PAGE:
Markets are opening mixed this morning as investors await the Fed’s Jackson Hole Conference. Markets may be lifeless today and tomorrow as they await Powell’s speech on Friday and importantly his stance on tapering QE. Some investors have mentioned the Fed might delay tapering due to the delta variant. While a possibility, there is potentially some good news on that horizon. Florida and other hard-hit states are starting to see the number of cases decline or at least stabilize.
In the rush to be the first person to put a S&P 5000 target price out, analysts are pushing 2022 price targets markedly higher despite slowing economic growth rates and high valuations.
“Wells Fargo’s Chris Harvey raised his year-end S&P 500 price target to 4,825 from 3,850, as reported by Bloomberg’s Lu Wang. This move follows a weekend note by David Lefkowitz, head of equities for the Americas at UBS Wealth Management, who raised his year-end price target for the S&P 500 to 4,600 from 4,500.
Lefkowitz also raised his June 2022 price target to 4,800 from 4,650, with the real headline coming from his year-end 2022 S&P 500 price target — 5,000.
‘Yes, the rally off the COVID-19 bottom in March 2020 has been extraordinary, but we think there are further gains ahead,’ Lefkowitz writes. ‘Solid economic and corporate profit growth, in conjunction with a still-accommodative Fed, means that the environment for stocks remains favorable. As a result of our higher EPS estimates, we raise our targets for the S&P 500 for December 2021 by 100 points to 4,600 and June 2022 by 150 points to 4,800. We initiate our December 2022 target of 5,000, representing about 13% price appreciation from current levels.’
With this 2022 outlook, Lefkowitz joins Credit Suisse’s Jonathan Golub who earlier this month put a price target of 5,000 on the S&P 500 for the end of 2022. The equity strategy team at Goldman Sachs also garnered headlines earlier this month in raising their year-end price target to 4,700 from 4,300 while putting a year-end 2022 price target on the benchmark index of 4,900.
Like Golub, Lefkowitz sees earnings growth — not multiple expansion — as the driving force behind the market’s rally in the year ahead.
‘Our price targets assume a forward P/E multiple of about 20x, slightly below current levels of 21x,” Lefkowitz adds. “We expect valuations to remain above historical averages mostly due to the very low interest rate environment. Said another way, stocks continue to look appealing relative to bonds.’” – Yahoo
Money Flows Declining As Price Rises
While the market has indeed rallied over the last few days, as investors bought the 40-dma “dip,” volumes have declined sharply along with money flows. As we have witnessed over the last several months, these “buy the dip” run from the moving average to the top of the 2-standard deviation Bollinger Bands before correcting. If you haven’t bought the exact bottom of the dips, the gains have remained quite muted.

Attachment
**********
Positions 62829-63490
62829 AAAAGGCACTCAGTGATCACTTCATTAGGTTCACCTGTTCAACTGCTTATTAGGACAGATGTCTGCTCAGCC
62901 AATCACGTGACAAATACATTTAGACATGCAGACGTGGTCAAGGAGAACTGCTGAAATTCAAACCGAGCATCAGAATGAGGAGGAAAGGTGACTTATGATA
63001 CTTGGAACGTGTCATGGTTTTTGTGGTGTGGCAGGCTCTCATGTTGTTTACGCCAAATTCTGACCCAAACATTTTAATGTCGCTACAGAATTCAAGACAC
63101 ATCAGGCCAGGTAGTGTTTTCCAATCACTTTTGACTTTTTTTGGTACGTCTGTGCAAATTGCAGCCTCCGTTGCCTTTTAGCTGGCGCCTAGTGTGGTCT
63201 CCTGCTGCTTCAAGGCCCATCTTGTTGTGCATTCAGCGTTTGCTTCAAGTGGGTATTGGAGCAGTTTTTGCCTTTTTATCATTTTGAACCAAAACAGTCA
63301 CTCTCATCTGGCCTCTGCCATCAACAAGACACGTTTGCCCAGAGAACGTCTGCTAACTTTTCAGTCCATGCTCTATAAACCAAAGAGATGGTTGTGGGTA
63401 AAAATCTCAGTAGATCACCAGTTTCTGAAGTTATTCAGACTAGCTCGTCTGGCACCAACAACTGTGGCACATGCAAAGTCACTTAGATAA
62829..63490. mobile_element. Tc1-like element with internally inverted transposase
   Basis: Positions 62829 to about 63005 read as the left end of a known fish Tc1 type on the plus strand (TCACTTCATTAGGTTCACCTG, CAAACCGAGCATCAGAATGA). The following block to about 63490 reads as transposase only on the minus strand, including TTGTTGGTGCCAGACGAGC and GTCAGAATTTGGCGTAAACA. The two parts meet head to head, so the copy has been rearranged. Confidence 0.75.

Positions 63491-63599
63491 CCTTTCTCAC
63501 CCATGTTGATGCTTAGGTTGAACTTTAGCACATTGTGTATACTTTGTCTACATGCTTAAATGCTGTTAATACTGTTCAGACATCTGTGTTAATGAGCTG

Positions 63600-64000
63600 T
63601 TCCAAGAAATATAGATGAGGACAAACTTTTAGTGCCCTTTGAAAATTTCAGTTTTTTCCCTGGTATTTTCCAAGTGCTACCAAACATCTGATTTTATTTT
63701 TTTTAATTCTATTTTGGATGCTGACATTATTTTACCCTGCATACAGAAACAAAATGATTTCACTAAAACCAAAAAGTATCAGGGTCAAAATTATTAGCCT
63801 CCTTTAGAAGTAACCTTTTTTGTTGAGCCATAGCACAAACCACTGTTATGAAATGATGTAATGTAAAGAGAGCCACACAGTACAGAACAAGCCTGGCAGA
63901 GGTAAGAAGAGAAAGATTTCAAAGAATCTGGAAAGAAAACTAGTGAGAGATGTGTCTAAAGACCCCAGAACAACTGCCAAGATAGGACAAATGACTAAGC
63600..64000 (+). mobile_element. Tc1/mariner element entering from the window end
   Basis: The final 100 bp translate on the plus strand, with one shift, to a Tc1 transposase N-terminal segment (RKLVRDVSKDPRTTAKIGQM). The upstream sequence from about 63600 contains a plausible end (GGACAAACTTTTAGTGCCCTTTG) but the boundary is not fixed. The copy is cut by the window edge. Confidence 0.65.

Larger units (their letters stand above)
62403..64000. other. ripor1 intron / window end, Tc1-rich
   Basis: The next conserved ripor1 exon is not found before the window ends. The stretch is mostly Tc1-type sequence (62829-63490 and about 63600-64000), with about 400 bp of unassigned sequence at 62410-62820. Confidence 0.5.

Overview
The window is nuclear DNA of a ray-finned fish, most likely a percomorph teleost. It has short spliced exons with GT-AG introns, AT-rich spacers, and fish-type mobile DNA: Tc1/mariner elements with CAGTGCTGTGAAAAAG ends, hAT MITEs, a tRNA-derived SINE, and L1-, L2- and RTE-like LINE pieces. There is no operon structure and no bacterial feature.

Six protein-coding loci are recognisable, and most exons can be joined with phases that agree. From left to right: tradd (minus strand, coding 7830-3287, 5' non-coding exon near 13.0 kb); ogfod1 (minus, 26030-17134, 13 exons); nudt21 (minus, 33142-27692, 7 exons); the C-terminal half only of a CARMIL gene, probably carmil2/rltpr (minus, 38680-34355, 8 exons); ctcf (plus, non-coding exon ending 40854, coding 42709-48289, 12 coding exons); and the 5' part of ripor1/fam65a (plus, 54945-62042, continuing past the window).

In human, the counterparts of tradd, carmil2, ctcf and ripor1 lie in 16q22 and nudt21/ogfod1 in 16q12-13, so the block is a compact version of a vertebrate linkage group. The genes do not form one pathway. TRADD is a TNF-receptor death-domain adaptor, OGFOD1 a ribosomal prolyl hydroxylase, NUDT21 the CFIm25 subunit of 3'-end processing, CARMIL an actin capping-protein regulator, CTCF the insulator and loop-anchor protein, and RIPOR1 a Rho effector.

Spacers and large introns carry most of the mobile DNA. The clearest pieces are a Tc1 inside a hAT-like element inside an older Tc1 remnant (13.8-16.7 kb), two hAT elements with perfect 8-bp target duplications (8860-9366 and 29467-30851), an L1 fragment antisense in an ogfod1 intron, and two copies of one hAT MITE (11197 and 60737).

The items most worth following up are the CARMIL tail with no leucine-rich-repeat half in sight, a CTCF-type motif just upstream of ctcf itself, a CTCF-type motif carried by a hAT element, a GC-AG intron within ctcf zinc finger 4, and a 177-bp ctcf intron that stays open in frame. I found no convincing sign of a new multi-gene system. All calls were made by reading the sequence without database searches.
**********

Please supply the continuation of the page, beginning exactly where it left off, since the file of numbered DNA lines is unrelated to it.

As noted, there is a large divergence between “price” and the“advance-decline volume,” with the “advance-decline line” breaking below its 50-dma.
At some point, the 50-dma will fail. The drop to the 200-dma will be very fast as liquidity remains problematic. While “sellers live higher,” in this market, “buyers live a lot lower.”
More Pressure on Powell
Add Bloomberg to the list of people and groups asking Powell to taper sooner rather than later. The powerful message from Bloomberg’s editorial board states the following:
He ought to nudge expectations in the direction suggested lately by some other top Fed officials. Short of making a formal announcement, he should say he’d prefer tapering to start soon and be completed by the spring.
It isn’t the right tool for current conditions, and leaving the program in place serves to narrow the Fed’s options as conditions change.
Asset prices have surged and the risk of bubbles and financial instability is growing. All this suggests it’s past time to start dialing back the Fed’s commitment to maximum stimulus.
It is not just equity valuations that are near or have already exceeded levels from 2000. The graph below, courtesy of the Daily Shot, shows that investor willingness to bet against the market is also at levels last seen 20 years ago.
Tis the Season of Volatility
As Market Ear’s graph below shows, the season of higher volatility is upon us. Their seasonality graph jibes well with others that show markets tend to have their worst few months of the year during September and October.
A Bigger Short
It has been revealed that Michael Burry, portrayed in the book and movie The Big Short, has a large short position in U.S. Treasury bonds. His stance is not surprising given he has been vocal about inflationary concerns. Burry’s expectations are largely in line with Wall Street. Per a Bloomberg article on this topic: The median forecast in a Bloomberg survey is for the 10-year yield to end the year at 1.60%…”
Bill Farrell rule #9- “When all the experts and forecasts agree — something else is going to happen”
Office Space Trouble?
The graph below, courtesy of Jim Bianco and Kastle, shows that well over half of the office space in major cities is being underutilized. Per Kastle’s data, nationwide only a third of office space is being used and no major city is above 50%. If the trends do not revert to normal over the coming year or two, the amount of vacant office space will become problematic, especially in the larger cities.
The following graph and commentary from GMO, show that over the last year corporations have been taking advantage of higher share prices.
Interestingly, IPO issuance is currently running at the same pace as the market peak in 2000. Massive issuance from existing stocks is largely responsible for the big difference between total issuance today versus 2000.